Yachting Jargon Explained

Published on January 4th, 2018

Dr Jerry Wilson answers in the Index-Journal that weighty question, “Why is the toilet on a boat referred to as the ‘head’?”


The source of this relatively delicate term is rather interesting. It is a nautical or naval term that goes back to the day of the old sailing ships. Let’s start at the back of the ship.

The upper-most rear, or the stern, was called the poop deck. This is where the ship’s wheel was located — in the rear of the ship, near the rudder — in order to reduce the number of pulleys and ropes needed for steering. The poop deck was elevated so the captain and pilot would have a clear view over the front of the ship. In case you are wondering, the name “poop deck” comes from the French word for the stern, “la poupe.” I wouldn’t want my readers to get the wrong idea, there!

When sailing, the wind generally comes from the rear, filling the sails and propelling the ship forward. During heavy weather, the foam and spray from tall waves behind the ship would leave the poop deck and the pilot quite wet. (And after a day of steering in bad weather, the pilot was “pooped.”)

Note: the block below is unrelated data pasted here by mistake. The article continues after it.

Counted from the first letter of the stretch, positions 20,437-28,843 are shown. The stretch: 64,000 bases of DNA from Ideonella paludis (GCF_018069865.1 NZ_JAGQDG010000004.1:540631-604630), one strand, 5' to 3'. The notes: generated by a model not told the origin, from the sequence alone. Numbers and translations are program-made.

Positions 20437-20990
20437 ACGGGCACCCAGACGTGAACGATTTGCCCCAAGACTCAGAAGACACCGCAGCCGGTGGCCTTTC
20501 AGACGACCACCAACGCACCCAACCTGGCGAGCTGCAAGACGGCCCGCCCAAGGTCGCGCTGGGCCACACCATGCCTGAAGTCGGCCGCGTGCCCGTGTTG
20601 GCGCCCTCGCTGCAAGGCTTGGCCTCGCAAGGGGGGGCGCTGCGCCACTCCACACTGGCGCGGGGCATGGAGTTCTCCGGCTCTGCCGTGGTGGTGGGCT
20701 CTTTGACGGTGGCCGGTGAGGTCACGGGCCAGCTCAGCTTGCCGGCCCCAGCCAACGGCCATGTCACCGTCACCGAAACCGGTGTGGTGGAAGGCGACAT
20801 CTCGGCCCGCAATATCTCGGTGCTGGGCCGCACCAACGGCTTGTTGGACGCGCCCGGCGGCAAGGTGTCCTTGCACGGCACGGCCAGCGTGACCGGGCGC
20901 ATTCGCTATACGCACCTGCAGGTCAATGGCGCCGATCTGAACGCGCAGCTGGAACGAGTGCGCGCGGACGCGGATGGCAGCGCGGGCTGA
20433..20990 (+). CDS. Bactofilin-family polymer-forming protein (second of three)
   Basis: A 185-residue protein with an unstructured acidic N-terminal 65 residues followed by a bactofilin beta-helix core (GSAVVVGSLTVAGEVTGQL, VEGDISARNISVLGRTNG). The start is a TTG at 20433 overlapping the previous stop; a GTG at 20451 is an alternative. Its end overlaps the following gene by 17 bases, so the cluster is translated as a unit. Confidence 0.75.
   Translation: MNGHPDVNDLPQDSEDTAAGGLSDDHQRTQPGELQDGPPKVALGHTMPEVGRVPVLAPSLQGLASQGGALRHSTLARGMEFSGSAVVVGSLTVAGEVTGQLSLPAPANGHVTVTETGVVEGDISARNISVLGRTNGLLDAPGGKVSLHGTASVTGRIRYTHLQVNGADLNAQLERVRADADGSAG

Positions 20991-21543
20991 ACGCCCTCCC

At the front of the ship was the figure head: a carved wooden figure or bust fitted on the bow of the ship. Since the wind was blowing from the rear to the front, the “head” (or front) of the ship was the best place for sailors to relieve themselves. So, when the shipmates went to the toilet, they went to the head. (I guess a sailor could have said, “I’m going to the bow.”)

While we’re on the subject of nautical jargon, let’s do “scuttlebutt.” This was a water barrel (or butt) that had been “scuttled” with a hole, so that water could be taken out for a drink. As you might imagine, there was a great deal of loitering around the scuttlebutt. That’s why office “watercooler” gossip is sometimes referred to as “scuttlebutt.” A drinking fountain is still referred to as the scuttlebutt in the Navy, or at least it was years ago when I was in the Army and stationed with some Navy personnel.

There you have it. Anchors aweigh!

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